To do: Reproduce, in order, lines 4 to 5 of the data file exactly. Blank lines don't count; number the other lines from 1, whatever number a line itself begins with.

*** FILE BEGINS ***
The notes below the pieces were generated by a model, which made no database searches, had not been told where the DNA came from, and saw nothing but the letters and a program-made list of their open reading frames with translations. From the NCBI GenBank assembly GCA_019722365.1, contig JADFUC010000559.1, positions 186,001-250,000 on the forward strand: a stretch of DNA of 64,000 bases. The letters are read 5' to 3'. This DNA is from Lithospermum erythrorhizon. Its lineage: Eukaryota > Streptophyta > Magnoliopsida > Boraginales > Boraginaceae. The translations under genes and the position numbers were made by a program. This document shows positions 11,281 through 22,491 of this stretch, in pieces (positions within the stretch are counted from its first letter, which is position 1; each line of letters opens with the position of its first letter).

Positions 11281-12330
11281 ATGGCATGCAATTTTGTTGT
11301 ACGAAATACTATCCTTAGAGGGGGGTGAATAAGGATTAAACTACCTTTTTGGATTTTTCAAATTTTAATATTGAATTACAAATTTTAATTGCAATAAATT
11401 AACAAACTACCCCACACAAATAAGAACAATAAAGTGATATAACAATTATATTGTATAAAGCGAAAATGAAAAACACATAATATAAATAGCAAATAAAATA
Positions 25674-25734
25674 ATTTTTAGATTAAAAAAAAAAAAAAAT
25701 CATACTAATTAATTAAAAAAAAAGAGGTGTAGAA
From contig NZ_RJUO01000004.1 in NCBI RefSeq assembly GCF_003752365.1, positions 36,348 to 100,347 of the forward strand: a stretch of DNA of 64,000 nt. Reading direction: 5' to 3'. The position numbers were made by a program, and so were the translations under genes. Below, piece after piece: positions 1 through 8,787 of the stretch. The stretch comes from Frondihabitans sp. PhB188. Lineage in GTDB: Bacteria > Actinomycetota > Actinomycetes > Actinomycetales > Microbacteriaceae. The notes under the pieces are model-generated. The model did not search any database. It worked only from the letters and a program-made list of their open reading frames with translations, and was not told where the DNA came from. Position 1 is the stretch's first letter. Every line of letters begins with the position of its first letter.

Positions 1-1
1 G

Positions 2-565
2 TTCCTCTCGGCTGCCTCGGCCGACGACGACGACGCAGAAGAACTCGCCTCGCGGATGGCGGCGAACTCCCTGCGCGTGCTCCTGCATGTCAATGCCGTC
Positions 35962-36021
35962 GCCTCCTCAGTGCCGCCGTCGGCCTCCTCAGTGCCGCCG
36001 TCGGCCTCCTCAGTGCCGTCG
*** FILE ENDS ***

11301 ACGAAATACTATCCTTAGAGGGGGGTGAATAAGGATTAAACTACCTTTTTGGATTTTTCAAATTTTAATATTGAATTACAAATTTTAATTGCAATAAATT
11401 AACAAACTACCCCACACAAATAAGAACAATAAAGTGATATAACAATTATATTGTATAAAGCGAAAATGAAAAACACATAATATAAATAGCAAATAAAATA